One other student suggested something that made me laugh and my wife thought I was crazy. They said that we should create a unique IDs that cannot be easily guessed. I posed the question, "Do you want to be the one who supports all the volunteers who forgot the id?" Then I laughed to myself when he suggested that we would either give each volunteer a piece of paper with their ID on it or just email them. My response was that if we are giving the volunteers paper we might as well get them a pen so they can write the attendance down and just submit it at the end physically. It would take zero code to implement and achieve the same goal as spending an entire course developing an app that paper and pen could achieve faster and more securely.

The person got defensive and his counter was this is easy stuff to do. I thought I am actually dealing with a one of those pesky programmers David talked about that thinks his way is perfect because it solves all the cases in his head perfectly. Anyways, the email thing brought up a good point. Email addresses are inherently unique and I would suppose that most people who have any social media account know their email like the back of their hand. The organizers would have a list of people who will be volunteering and most likely the main form of communication will be email so why not make all the volunteers submit their email before they submit their numbers and that way everything is guaranteed to be unique and somewhat prevents anyone from submitting garbage numbers.

Nope, that is a security hazard apparently. When I tried to challenge why that is the case I didn't get an explanation back which goes to show you that this particular team member was really disconnected from his users. Maybe he was afraid that having things tied to email exposes it somehow to everyone? I don't know how it would unless you programmed the system to do that by default which is a silly idea in the first place. The more and more I puzzle myself over this single requirement dilemma, the more it just makes me want to create a Google Form that points to a single Google sheet document and collects all this information for us. Again, zero effort from a programming perspective and it would accomplish the goals for this project easily. Easiest 20 minutes of my life.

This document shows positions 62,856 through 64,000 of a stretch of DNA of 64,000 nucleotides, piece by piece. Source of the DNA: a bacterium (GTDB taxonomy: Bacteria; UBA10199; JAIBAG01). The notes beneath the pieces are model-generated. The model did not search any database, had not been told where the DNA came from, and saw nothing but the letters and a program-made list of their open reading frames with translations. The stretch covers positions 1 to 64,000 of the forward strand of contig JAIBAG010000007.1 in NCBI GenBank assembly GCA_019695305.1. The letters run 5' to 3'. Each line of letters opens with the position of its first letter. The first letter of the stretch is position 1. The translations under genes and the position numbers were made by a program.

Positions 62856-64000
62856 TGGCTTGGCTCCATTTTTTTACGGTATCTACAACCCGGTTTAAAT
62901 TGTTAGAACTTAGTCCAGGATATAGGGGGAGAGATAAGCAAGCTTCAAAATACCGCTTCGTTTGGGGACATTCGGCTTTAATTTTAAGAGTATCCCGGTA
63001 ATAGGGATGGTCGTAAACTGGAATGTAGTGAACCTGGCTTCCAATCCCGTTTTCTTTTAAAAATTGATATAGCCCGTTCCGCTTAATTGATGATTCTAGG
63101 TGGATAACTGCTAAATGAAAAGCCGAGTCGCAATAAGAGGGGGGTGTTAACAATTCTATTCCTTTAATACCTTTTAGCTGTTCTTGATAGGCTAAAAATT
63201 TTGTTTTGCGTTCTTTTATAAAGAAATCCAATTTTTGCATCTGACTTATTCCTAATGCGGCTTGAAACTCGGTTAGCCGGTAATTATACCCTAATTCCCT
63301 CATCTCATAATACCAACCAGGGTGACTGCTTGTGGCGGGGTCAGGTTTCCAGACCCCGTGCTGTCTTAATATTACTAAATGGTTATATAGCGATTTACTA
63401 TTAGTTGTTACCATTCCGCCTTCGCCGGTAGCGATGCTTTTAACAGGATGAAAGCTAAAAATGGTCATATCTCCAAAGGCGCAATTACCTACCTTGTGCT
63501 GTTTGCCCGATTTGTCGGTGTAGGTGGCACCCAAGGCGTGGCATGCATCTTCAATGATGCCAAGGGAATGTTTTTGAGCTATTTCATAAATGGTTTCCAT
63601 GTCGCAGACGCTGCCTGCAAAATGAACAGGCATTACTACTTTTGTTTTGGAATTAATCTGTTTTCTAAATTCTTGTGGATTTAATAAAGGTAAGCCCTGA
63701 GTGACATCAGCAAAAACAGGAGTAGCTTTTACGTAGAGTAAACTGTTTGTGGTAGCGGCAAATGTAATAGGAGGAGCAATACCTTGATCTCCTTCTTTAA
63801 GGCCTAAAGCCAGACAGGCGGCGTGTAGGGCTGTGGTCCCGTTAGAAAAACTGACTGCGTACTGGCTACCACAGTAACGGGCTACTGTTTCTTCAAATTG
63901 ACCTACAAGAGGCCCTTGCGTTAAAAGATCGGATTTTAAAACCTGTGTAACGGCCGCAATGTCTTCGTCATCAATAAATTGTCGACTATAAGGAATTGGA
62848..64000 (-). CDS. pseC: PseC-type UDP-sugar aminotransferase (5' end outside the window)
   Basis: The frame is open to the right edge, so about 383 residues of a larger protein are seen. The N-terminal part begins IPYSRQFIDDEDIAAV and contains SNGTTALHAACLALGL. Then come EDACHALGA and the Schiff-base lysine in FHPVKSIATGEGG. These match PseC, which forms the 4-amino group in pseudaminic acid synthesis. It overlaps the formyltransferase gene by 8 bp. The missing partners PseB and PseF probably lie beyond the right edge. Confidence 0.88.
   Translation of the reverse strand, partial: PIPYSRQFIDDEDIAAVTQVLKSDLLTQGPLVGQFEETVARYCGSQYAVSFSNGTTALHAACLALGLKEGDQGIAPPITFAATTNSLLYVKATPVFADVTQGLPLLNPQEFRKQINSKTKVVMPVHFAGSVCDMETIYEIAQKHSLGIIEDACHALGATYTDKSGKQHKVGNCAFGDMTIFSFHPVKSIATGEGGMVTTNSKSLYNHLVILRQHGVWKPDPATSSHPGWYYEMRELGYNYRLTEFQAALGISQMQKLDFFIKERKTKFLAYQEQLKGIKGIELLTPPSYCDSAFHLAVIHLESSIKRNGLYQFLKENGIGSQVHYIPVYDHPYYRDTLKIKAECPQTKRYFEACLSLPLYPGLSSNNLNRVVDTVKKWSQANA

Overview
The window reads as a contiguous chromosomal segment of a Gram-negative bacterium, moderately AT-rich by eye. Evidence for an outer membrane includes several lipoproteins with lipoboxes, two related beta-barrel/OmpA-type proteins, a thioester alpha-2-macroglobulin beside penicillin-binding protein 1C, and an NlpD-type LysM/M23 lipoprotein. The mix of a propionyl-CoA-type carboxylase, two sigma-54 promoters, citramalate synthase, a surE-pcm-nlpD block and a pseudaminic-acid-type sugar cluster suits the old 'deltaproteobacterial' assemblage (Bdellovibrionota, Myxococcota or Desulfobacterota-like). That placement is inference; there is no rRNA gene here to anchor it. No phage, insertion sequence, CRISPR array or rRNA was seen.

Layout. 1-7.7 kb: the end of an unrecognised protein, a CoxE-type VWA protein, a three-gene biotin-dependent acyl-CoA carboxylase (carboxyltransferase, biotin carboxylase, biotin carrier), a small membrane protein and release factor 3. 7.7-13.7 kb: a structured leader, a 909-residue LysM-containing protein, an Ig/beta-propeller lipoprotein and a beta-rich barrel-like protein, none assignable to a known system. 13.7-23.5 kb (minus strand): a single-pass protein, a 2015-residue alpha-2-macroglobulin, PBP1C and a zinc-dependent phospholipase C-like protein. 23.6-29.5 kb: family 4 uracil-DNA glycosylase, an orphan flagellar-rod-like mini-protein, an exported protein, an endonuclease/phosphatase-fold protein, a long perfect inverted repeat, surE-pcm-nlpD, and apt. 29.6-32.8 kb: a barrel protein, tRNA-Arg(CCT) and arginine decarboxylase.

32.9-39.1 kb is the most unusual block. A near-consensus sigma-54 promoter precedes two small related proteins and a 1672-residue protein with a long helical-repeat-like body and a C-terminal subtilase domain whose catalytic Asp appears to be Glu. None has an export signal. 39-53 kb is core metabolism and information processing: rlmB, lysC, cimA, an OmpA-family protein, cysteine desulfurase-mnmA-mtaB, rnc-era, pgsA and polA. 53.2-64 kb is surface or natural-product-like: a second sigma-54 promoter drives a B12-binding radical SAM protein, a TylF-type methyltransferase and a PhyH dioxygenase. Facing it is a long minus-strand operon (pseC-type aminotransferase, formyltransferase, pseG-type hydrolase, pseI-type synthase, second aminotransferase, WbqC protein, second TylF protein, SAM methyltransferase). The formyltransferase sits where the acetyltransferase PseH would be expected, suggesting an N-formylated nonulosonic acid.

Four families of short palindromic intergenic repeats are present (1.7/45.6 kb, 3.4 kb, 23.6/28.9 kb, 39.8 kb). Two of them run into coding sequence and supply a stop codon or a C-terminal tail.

I wanted to briefly explain the quote a bit more. I remember going over the social engineering section of the text and when he got to user writing passwords down on a sticky note I just had to include this brilliant quote from one of my all-time favorite television shows. They even had an episode where they had user test and give feedback on the application. The main character ended up making a great app with the UI/UX in mind of a programmer and had zero design choices to make the interface simpler to understand. They even through in a clippy joke in the episode the reminds me of David's anger for the late Microsoft mascot.

Next Week

  • Attach newly mapped appeal tables to existing webserver
  • Finish book, write a report